I never graduated from college and that has always made me feel worthless. I’ve lied about it for years because I felt like if I didn’t, everybody I knew would decide that I’m not worth knowing anymore and that I’m not as smart as they thought I was. Obviously, that kind of thing doesn’t matter to me anymore, but it did for a very long time. I dropped out in part because I had no idea what I was doing. High school didn’t prepare me and even though my parents wanted me to go to college, they didn’t prepare me or seek out any resources to help me either.
I had to handle the whole thing alone and it was way too much for me. I had to find out what kind of financial support I needed and how much, and how to go about getting it. My parents didn’t even do me the courtesy of sitting down and explaining to me that they hadn’t saved a nickel and had never even thought about it. I was just thrown out to the financial aid wolves on my own. I was not the first person to go to college in my family, either. My father went, my aunts and uncles on both sides of my family went and nobody offered me any advice at all. I guess everybody just assumed that because I was a resourceful kid that always took care of myself, I’d never need any help.
I made a lot of mistakes academically as well as financially. I try not to beat myself up about that either because a lot of it was related to being undiagnosed in terms of my mental health issues, physical and developmental disabilities. The deck was stacked against me in so many ways and I had absolutely no idea. When it was clear that I wasn’t gonna graduate after five years between one college and one university, I dropped out. In retrospect, going in the first place is something that I deeply regret. I didn’t know myself well enough to decide at seventeen what I wanted to pay money that wasn’t mine to study. I still don’t know enough. I was way too immature and inexperienced to make decisions like that without a support system.
I think it’s ridiculous to expect all high school students, regardless of ability, to know what they want to spend upwards of forty thousand dollars a year and at least four years studying. Especially since a lot of kids don’t come from money or have supportive schools with SAT prep and classes on financial aid and things like that. On top of that there are tons of kids with undiagnosed learning and developmental disabilities as well as mental illnesses that may not know what kind of support they need or can ask for once they get to college. Largely because they weren’t provided with any while they were in high school, or before.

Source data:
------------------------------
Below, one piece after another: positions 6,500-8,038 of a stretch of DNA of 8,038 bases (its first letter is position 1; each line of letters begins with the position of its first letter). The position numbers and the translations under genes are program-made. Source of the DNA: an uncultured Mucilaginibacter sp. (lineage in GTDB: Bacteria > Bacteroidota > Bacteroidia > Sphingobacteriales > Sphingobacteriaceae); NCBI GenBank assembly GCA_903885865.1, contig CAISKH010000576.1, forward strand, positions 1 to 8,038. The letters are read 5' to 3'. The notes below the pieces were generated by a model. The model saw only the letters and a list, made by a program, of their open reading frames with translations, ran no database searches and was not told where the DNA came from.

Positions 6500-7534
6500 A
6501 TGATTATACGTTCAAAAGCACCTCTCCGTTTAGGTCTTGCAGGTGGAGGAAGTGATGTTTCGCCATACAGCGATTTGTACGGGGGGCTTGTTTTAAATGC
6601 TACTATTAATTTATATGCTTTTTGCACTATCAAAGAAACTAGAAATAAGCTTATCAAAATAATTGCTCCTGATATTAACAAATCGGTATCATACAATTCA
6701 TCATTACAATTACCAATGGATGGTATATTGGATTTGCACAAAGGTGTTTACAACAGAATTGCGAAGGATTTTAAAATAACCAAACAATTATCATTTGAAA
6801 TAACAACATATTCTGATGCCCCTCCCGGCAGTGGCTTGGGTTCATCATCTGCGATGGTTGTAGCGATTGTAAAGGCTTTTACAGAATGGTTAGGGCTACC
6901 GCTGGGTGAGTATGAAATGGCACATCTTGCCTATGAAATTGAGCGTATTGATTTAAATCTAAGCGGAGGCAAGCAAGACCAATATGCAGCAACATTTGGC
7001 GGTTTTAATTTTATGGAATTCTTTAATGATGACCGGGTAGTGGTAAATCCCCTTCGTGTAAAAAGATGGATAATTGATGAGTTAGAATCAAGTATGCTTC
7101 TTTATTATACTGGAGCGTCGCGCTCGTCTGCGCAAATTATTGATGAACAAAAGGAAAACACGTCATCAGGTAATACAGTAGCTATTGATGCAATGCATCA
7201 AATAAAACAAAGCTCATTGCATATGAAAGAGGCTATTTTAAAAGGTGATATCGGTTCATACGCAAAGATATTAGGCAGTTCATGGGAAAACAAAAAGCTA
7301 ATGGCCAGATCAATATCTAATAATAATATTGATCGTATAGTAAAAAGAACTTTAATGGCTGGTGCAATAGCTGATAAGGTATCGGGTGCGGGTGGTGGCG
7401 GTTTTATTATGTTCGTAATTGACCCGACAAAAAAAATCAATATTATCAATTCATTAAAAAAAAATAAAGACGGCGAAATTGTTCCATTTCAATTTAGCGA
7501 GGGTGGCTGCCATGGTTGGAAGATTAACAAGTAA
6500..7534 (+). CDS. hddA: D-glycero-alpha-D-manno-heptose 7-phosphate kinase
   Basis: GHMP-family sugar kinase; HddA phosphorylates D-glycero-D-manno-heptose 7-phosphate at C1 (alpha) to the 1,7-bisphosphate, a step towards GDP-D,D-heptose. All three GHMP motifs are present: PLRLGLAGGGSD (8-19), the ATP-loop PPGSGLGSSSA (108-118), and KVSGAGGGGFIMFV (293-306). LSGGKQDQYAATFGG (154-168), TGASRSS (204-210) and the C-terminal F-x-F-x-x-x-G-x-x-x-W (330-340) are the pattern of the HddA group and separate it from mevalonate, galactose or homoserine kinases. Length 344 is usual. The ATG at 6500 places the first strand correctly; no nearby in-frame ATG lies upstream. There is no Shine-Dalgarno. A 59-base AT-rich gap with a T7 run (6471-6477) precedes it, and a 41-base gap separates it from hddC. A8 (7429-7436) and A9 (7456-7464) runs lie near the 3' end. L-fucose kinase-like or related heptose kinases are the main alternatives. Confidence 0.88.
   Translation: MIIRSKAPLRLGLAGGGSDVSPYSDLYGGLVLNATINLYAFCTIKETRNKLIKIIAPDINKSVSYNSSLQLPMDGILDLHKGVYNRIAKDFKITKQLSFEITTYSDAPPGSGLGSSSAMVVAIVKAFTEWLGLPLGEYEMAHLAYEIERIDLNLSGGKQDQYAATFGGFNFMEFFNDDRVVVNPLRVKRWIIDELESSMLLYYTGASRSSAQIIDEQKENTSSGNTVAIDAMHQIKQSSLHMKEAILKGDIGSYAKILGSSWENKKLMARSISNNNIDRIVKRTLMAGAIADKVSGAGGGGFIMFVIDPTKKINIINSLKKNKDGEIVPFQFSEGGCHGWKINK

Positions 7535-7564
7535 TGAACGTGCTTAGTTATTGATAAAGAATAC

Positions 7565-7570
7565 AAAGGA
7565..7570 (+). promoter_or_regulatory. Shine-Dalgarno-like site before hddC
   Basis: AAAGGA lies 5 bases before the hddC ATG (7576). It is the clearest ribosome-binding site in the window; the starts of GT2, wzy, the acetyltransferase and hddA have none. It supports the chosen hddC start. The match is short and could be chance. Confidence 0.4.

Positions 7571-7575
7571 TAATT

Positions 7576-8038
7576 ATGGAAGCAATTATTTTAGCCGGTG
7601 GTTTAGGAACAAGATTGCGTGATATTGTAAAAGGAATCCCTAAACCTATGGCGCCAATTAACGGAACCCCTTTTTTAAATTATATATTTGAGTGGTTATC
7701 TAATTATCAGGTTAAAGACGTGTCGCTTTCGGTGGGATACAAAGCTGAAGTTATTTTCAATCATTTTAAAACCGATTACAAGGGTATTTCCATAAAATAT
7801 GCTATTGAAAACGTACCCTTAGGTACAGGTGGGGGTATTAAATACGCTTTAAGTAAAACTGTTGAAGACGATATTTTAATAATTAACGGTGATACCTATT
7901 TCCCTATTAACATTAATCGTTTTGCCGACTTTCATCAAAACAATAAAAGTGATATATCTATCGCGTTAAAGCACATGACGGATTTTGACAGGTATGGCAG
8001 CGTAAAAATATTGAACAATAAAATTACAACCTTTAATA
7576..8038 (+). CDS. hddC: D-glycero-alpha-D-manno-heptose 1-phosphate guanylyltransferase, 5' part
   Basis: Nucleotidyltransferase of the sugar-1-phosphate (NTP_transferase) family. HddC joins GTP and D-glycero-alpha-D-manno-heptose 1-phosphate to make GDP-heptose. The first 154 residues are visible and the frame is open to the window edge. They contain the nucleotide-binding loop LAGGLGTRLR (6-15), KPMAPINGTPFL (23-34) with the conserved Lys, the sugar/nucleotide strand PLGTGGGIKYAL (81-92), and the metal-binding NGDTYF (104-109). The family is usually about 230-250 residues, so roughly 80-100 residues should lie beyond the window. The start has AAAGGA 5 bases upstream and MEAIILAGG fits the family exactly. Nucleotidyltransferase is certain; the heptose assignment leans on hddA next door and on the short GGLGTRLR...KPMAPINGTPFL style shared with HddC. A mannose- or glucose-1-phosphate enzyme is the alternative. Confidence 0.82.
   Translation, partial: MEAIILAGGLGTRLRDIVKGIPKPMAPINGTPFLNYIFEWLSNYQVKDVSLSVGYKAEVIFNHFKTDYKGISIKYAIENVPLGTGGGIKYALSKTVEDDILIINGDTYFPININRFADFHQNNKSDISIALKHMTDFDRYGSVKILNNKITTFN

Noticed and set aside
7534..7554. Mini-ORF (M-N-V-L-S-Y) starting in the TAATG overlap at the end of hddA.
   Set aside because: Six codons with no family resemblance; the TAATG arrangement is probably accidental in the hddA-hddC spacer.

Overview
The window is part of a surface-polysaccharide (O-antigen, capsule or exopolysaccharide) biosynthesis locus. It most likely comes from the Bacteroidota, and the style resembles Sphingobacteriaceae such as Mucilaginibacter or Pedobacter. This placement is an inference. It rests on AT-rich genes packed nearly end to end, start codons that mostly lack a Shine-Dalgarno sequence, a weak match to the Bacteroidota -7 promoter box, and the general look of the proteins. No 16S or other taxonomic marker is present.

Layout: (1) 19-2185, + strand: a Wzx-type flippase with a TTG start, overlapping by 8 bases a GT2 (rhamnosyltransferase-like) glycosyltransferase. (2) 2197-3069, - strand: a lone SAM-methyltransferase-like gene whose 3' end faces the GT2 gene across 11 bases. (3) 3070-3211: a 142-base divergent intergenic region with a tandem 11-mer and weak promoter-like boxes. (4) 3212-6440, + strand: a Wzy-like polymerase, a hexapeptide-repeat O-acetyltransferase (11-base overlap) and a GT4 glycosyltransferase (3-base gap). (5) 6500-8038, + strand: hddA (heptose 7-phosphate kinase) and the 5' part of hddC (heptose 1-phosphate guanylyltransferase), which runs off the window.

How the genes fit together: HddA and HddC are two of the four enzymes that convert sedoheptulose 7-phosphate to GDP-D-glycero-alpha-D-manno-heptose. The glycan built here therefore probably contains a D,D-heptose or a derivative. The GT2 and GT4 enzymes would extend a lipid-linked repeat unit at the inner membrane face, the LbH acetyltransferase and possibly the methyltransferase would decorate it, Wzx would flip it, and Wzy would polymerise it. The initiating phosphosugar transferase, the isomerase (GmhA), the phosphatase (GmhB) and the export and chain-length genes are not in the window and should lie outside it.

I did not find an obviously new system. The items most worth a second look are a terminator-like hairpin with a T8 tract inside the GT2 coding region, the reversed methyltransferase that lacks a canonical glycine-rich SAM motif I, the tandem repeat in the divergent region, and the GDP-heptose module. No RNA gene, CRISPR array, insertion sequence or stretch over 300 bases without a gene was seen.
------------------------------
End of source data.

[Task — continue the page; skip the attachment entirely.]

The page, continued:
Once I got to junior college and then eventually a big university, I had no idea how anything worked and I paid for it dearly. I didn’t even connect the idea of going to college with choosing an eventual career. It was never framed that way to me, I didn’t know it was a step toward that. It was always framed as higher education, and I took that sentiment literally. I took it as simply the next step in academia. I get that for allistic kids it can be framed as this period of “figuring stuff out” and they can work out what that means, but for me that was such a generalized statement. I didn’t know it meant paying somebody to teach me a thing that I was gonna decide to do for the rest of the foreseeable future. I just thought it was gonna be higher quality, more direct academics. I didn’t have a plan aside from “oh, cool. I get to learn more stuff in a place where the people around me really wanna learn stuff.” I can’t even begin to tell you how wrong I was.
If it was up to me, everybody would benefit from my mistake by reading this as a teen and deciding that they need to take more time to decide. I wish more stories like mine made it out or were repeated. If I had read an experience like this, it would have set a whole bunch of cogs moving in my head that probably would have led to a very different future. I doubt I’d be in the place I am now if I had the kind of support I needed in basically every aspect of my life, but especially in this one. Perhaps if I’d read an account like this while I was struggling I would have felt less like a failure. Even with all the bullshit I went through initially, I think eventually I’ll go back to school. I do want a degree and I want a career but I’m not sure even now what I want to study or have that career in. I have a lot of other more important things to figure out first. And who knows, once I figure those things out I might change my mind.